Sundance 2018: The Tale Sheds Light on Adolescent #MeToo Victims

The combined courage and talent of Jennifer Fox displayed at the premiere of The Tale was overwhelming. The audience couldn’t stand and applaud long enough. Caroline Libresco, Senior Programmer and Director, Special Programs, introduced the film saying, “This movie is inventing a new cinematic language for an ineffable human experience.”

Fox, a celebrated documentarian, began doubting her recollection of an adolescent experience when she began interviewing women about their sexuality for Flying: Confessions of a Free Woman. Interactions she had as a child with two adults that she had long justified as a relationship, she began to see through a new lens. In an unbelievable show of strength, Fox dug for the truth, then graciously shared her story with us.

Four-time Golden Globe winner Laura Dern carried Fox’s fragile story of the rape she’d suffered at only thirteen with dignity and grace. Using her research skills, Jennifer (Dern), uncovered the truth about the coaches she’d once put her trust in who ultimately abused her. Despite a disturbing reckoning, Jennifer pushes through to her own version of justice.

Isabelle Nélisse plays the young Jenny with an aching innocence. It’s devastating to watch helplessly as she’s preyed upon by a ring of adults she has been lured into trusting. The way in which her guilt and desire for intimacy shapes the way she perceives the events for the rest of her life is the exact message the #MeToo movement is built upon.

Jennifer Fox, director of The Tale, an official selection of the U.S. Dramatic Competition at the 2018 Sundance Film Festival. Courtesy of Sundance Institute | photo by Donna Viering.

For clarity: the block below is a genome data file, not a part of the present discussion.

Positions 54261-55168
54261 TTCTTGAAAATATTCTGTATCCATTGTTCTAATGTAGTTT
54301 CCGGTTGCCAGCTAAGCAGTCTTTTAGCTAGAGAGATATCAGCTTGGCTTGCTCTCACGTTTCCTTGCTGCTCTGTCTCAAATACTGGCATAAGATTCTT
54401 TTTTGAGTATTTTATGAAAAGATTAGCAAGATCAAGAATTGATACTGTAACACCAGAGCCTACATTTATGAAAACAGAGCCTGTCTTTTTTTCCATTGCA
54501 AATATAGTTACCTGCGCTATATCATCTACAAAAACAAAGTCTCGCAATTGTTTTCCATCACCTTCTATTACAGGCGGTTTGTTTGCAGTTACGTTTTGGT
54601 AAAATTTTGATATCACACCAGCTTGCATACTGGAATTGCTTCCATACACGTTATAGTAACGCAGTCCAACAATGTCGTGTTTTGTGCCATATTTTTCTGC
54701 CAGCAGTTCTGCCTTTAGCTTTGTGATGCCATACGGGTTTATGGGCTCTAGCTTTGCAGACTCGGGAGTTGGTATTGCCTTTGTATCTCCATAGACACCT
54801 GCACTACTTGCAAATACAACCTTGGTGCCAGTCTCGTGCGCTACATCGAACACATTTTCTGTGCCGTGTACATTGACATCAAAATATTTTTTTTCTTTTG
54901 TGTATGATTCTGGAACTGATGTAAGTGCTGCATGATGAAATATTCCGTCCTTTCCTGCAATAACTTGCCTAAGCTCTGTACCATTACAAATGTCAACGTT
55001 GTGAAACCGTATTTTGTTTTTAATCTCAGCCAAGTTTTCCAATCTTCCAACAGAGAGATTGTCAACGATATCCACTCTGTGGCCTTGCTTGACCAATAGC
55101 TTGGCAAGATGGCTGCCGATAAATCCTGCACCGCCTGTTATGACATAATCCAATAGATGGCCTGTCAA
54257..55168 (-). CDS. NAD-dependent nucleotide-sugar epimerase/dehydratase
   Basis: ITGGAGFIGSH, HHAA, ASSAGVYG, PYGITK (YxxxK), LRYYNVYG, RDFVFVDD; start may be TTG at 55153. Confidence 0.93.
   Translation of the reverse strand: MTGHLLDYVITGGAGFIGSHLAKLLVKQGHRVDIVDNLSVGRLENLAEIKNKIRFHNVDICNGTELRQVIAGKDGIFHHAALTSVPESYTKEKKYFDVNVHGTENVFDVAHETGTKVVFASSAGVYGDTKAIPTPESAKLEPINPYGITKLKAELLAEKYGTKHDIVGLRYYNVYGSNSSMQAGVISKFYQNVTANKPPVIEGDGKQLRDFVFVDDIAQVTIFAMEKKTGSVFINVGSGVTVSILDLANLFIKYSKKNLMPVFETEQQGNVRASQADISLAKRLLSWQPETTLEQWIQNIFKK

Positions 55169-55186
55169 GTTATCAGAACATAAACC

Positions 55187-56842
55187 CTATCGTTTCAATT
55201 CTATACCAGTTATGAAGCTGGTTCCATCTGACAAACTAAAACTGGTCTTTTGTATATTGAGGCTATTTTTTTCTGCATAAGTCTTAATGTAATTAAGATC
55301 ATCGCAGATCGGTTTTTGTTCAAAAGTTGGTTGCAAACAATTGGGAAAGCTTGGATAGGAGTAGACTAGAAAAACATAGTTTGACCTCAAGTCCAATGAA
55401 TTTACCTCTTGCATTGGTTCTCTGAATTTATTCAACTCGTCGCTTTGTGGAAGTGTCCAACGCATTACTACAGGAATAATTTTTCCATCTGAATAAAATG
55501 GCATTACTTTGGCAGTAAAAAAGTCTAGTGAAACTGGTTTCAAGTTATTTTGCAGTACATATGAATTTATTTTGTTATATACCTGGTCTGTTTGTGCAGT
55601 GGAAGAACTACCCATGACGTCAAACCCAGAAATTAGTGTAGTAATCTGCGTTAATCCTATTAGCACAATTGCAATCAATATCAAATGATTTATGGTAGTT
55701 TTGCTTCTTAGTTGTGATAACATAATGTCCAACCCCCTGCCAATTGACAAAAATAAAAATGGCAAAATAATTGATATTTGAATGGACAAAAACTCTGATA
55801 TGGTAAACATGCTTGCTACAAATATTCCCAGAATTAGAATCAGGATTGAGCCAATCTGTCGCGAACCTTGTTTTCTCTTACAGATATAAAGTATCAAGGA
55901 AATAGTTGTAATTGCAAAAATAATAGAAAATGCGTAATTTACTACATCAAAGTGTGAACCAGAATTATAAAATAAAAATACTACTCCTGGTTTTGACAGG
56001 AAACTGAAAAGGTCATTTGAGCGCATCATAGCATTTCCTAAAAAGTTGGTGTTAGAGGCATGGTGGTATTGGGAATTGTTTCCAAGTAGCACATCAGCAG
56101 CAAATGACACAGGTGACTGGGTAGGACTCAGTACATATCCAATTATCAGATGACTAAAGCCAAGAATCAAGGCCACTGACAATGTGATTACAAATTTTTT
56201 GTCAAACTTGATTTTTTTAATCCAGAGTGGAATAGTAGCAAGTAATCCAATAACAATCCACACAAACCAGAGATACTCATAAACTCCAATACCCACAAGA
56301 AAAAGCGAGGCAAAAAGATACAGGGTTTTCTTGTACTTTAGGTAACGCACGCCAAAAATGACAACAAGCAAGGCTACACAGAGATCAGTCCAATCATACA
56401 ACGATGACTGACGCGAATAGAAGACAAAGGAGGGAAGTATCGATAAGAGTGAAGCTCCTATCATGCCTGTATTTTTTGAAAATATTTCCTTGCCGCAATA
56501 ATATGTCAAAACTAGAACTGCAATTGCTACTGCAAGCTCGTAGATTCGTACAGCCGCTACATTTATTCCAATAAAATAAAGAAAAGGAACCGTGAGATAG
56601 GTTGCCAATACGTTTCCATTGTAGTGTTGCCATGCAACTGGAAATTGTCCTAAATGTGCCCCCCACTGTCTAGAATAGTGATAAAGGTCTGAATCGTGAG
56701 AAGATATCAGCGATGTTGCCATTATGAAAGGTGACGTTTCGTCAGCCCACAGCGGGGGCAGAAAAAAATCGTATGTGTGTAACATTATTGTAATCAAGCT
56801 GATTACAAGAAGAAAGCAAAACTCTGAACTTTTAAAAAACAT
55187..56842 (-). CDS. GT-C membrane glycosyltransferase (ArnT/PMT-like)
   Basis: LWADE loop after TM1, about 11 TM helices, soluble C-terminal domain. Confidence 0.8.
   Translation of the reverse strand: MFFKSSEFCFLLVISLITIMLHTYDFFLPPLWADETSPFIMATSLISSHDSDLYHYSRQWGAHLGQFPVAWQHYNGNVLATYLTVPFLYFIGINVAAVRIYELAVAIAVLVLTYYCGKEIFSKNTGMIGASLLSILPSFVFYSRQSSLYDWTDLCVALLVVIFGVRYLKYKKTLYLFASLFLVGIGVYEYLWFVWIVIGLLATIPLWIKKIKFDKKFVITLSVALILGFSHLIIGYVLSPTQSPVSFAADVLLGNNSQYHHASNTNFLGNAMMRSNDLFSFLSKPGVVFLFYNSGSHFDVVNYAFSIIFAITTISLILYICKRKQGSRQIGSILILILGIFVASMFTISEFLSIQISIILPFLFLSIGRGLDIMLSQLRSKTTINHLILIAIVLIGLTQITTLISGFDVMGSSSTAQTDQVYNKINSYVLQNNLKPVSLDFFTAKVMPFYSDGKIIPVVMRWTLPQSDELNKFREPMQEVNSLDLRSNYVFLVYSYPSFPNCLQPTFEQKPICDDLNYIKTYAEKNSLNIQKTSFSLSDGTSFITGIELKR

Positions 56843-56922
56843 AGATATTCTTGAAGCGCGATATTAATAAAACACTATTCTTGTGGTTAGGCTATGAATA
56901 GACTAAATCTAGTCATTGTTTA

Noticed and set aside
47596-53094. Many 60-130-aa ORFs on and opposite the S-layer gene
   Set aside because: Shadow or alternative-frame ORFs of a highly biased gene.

Fox addressed the audience following the screening and confirmed that the stomach-turning tale was purely memoir. The catalyst for Fox to revisit the events was a story she had written as a child she had titled The Tale. Fox even submitted the writing as a work of fiction in school and had received an A grade, rather than the help of an adult. Jason Ritter, who bravely stepped into the role of Fox’s abuser, broke down on stage while commending the director.

While an important conversation, The Tale is difficult to watch. Laws and protections were in place for the film’s young star, but it’s still incredibly raw. Fox makes no allowances for comfort, and her story makes clear that the time for complacency has long expired.


Kelle Long

Kelle has written about film and TV for The Credits since 2016. Follow her on Twitter @molaitdc for interviews with really cool film and TV artists and only occasional outbursts about Broadway, tennis, and country music. Please no talking or texting during the movie. Unless it is a musical, then sing along loudly.